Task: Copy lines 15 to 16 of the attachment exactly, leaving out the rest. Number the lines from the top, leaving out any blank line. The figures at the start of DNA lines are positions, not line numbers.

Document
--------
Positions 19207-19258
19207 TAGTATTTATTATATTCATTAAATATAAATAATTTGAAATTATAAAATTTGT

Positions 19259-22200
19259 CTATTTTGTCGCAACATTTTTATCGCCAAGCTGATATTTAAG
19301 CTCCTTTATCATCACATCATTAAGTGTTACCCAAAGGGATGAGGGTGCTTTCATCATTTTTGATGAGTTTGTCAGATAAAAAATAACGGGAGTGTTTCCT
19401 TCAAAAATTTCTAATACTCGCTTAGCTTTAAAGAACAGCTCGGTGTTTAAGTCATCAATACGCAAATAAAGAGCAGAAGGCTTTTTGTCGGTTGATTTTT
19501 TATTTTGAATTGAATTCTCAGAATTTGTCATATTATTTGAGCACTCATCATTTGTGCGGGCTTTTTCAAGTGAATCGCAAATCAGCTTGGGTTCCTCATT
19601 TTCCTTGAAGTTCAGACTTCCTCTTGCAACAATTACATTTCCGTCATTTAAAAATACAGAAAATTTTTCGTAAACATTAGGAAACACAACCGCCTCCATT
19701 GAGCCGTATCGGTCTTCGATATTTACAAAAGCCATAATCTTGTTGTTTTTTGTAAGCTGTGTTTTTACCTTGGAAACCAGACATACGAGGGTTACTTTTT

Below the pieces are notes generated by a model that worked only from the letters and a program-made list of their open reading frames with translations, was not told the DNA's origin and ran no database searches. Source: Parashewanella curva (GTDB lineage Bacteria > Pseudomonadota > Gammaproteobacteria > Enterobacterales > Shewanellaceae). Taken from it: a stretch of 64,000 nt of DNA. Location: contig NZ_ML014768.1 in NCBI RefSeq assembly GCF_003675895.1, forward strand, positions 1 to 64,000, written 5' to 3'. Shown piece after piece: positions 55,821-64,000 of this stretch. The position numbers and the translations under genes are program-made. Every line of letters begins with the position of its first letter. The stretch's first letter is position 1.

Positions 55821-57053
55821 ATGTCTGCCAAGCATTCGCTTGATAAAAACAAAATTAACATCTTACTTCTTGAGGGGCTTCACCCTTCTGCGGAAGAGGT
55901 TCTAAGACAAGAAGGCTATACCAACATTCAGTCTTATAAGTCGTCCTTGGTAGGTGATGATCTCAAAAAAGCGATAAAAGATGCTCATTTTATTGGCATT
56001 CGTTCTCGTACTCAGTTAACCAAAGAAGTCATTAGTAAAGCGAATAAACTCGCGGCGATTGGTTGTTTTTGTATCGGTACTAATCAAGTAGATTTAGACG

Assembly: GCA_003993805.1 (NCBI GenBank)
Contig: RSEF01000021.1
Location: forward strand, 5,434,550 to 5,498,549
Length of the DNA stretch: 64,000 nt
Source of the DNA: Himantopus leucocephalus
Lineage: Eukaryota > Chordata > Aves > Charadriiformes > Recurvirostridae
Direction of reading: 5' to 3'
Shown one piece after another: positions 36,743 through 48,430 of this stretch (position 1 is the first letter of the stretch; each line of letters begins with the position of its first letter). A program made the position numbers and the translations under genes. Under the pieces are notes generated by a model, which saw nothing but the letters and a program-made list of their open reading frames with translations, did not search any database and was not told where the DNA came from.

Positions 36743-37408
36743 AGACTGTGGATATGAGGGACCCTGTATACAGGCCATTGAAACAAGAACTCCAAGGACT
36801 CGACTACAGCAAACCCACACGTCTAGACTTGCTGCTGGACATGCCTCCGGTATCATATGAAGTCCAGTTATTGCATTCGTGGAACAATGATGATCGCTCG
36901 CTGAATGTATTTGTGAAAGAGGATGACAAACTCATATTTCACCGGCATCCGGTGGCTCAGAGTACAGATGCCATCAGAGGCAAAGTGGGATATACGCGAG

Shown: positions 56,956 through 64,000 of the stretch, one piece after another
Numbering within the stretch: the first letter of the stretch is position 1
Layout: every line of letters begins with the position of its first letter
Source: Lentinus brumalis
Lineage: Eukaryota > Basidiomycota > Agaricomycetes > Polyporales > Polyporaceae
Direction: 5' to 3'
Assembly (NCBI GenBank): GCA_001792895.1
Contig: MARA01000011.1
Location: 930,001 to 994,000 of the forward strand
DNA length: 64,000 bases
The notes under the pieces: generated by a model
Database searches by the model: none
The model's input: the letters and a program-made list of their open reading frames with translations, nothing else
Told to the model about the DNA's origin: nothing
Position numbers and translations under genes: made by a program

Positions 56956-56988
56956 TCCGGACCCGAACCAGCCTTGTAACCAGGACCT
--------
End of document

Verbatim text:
Assembly: GCA_003993805.1 (NCBI GenBank)
Contig: RSEF01000021.1